Florida State, Minnesota split to open dual meet seasons

Minnesota and Florida State split their first dual meets of the season at the Morcom Aquatic Center in very different fashion: the Gopher women won in dominating fashion (212-88), while the Seminoles took the men’s meet in the final event (158-142) with star Minnesota sprinter Daryl Turner recovering from a knee injury.

Women’s Meet

The Gophers took all but one event (the 50 free), with four women winning in at least two individual events:

  • Sophomore All-American Brooke Zeiger led the way with first place finishes in the 200 free (1:50.92), 200 back (2:02.51), and 400 IM (4:19.13).
  • Samantha Harding kicked off her senior year as a double winner in the distance freestyles, taking the 1000 in 9:57.80 and 500 in 4:52.09.  Freshman teammate Erin Emery was second in both events
  • Another rookie, freshman standout–Rachel Munson–was victorious in both breaststroke events, with times of 1:02.87 in the 100 and 2:02.51 in the 200
  • Sophomore Danielle Nack doubled up in the 100 (55.19) and 200 (2:02.24) fly.

Minnesota also touched first in both relays, with Nack being the difference-maker on each; her 23.08 leg on the 200 free relay was the fastest in the field, and her 24.24 fly leg opened up a full-second lead over the Seminoles.

Other Gopher victories came from top freshman recruit Zoe Avestruz, a member on those winning relays, in the 100 backstroke, and divers Yu Zhou and Jessica Ramberg.

Florida State’s lone win came from sophomore Alexi Smith, who took the 50 free in 23.64.  Smith later finished third in the 100, and dropped a 23.0 anchor leg on the second place Seminole medley relay.  Bianca Spinazzola (100 back, 56.67) and Natalie Pierce (100 breast, 1:05.37) also recorded second place finishes.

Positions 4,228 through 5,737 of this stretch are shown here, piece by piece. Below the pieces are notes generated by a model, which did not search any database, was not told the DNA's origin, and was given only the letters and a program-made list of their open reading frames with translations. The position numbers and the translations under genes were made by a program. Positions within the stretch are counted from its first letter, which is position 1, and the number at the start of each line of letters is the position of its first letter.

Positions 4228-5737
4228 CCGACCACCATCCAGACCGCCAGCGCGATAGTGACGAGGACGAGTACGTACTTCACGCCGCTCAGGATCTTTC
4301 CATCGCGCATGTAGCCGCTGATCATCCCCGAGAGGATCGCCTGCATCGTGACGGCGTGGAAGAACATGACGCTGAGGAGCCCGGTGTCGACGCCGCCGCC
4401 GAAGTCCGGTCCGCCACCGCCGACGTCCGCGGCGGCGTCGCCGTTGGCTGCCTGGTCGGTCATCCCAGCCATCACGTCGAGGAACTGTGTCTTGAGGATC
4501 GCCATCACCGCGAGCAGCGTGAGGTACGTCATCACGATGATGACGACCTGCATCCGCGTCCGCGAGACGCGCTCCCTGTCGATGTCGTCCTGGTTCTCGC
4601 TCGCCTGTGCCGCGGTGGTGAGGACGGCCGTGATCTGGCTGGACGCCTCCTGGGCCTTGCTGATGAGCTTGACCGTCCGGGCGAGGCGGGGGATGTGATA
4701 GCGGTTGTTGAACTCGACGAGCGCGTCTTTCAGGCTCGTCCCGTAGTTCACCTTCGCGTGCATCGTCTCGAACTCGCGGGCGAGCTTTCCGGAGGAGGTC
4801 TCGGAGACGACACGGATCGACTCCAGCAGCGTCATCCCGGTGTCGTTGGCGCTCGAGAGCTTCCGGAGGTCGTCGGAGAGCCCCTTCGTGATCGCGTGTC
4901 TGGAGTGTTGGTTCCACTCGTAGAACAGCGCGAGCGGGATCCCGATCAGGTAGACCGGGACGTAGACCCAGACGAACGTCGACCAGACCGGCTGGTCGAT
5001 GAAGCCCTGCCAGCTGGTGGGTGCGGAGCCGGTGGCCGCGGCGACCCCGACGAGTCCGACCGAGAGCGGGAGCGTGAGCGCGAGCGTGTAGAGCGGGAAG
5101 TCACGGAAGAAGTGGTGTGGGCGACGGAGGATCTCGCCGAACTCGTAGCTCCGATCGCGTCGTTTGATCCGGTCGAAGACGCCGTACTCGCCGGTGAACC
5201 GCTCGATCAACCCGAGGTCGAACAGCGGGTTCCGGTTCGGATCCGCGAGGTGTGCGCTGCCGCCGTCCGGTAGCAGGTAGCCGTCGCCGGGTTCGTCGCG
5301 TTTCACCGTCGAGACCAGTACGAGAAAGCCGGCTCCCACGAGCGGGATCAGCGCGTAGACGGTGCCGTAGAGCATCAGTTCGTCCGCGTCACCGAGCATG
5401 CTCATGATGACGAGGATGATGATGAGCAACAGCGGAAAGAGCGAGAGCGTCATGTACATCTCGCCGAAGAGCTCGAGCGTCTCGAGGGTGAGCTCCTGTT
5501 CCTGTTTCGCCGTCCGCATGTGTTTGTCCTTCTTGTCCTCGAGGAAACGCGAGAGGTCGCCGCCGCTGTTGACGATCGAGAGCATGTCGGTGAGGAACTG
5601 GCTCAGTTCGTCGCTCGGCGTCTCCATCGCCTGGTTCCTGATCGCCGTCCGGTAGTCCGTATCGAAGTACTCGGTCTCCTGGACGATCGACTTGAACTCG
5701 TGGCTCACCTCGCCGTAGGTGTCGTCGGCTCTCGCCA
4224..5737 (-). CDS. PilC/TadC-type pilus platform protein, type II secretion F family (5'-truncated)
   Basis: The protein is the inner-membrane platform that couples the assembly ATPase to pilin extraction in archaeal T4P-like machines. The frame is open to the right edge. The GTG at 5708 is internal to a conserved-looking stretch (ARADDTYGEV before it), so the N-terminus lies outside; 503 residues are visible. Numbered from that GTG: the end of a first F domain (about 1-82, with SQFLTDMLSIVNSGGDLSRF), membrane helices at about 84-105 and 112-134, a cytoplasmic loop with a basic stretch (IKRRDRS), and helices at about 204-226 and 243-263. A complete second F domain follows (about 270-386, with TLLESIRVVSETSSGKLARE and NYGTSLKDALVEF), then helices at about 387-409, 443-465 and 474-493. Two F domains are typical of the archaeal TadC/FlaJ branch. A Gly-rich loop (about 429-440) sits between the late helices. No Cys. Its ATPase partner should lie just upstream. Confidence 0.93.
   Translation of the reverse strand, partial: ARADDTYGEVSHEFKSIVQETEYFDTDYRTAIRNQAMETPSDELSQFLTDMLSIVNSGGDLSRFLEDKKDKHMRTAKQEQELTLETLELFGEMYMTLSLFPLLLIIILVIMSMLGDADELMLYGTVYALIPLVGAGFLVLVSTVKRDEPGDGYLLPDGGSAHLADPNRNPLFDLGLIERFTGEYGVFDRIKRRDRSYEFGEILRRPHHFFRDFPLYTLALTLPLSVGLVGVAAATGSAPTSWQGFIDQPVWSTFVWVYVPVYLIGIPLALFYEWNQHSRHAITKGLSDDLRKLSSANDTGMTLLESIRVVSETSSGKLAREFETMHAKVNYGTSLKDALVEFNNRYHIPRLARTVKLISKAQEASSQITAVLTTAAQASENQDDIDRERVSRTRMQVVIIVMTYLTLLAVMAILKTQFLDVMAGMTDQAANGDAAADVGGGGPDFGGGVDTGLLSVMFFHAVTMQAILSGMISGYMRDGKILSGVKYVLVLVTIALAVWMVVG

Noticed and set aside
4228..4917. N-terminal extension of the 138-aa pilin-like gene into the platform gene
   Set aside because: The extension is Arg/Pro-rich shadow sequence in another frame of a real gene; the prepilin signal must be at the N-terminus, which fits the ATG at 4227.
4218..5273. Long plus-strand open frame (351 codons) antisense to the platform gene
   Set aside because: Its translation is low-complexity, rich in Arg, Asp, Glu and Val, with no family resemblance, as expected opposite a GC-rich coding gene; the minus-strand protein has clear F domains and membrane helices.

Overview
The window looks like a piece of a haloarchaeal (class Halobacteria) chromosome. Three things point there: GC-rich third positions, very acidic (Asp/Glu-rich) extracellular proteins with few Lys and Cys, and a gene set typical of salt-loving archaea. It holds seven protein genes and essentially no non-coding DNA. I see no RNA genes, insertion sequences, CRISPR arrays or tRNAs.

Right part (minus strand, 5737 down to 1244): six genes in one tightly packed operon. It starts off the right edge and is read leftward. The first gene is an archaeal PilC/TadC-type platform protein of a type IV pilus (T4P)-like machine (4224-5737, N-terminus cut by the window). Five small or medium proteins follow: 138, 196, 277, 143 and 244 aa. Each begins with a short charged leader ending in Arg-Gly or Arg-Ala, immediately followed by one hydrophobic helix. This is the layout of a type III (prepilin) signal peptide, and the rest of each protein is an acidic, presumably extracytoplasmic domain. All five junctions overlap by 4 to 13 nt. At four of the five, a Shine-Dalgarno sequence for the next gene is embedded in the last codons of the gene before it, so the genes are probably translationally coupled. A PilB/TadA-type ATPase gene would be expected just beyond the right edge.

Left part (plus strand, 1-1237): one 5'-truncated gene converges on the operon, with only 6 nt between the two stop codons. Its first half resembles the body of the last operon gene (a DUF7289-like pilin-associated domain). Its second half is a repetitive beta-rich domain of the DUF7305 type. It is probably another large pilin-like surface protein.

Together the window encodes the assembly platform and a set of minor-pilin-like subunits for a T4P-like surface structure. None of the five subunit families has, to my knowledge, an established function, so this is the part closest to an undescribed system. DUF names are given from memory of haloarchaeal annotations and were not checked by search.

Men’s Meet

After trailing over the first three legs of the 200 free relay, Florida State freshman Emir Muratovic (20.24) overtook Minnesota’s Ryan Miksch (20.73) over the last 50 yards to secure the win and the meet for the Seminoles.  With the meet hanging in the balance heading into the final event, the Gophers needed a 1-3 finish for the victory.  They got the third place they needed, but touched just behind FSU, 1:22.33 to 1:22.48.

The meet was largely split between the sprint events, which were dominated by Florida State, and everything 200 yards and over, which Minnesota controlled.  Jason McCormick led the charge for FSU, winning the 50 (20.47) and 100 (45.33) freestyles, and also contributing key swims on both winning relays.

The ‘Noles took all three 100’s of stroke, and a pair of the 200’s.  Sophomore Connor Kalisz (100 and 200 backstrokes) and senior Cole Hensley (100 and 200 butterfly) were double winners for the ‘Noles, while Jason Coombs took the 100 breast (55.96).

On the other end of the spectrum, Minnesota went at least 1-2 in the three longest freestyle events, the 200 breast, and the 400 IM.  All-Big Ten IMer Jakub Maly led a 1-2-3 finish in the 200 free (1:40.59), and a 1-2 in the 400 IM (3:56.18).  The Gophers demonstrated their distance freestyle depth with four difference swimmers taking first or second in the 500 and 1000 free.  Ben Bravence and Michael Messner were the winners in those two events.  Finally, John Bushman (2:02.34) capped off a 1-2-3 finish of his own in the 200 breast.

The Gophers were without #1 sprinter Daryl Turner, who may have made the difference on that final relay.  Regarding Turner’s health, head coach Kelly Kremer said after the meet:

“I had him rest this weekend. Barring anything unusual, we will have him for Florida this week.”

The Seminoles have next weekend off before the women head off to the SMU Classic, while the men will wait another week against Duke and Queens University.  Minnesota will host another team from the Sunshine State–the Florida Gators–next weekend.

Full meet results

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About Morgan Priestley

Morgan Priestley

A Stanford University and Birmingham, Michigan native, Morgan Priestley started writing for SwimSwam in February 2013 on a whim, and is loving that his tendency to follow and over-analyze swim results can finally be put to good use. Morgan swam competitively for 15+ years, primarily excelling in the mid-distance freestyles. While …

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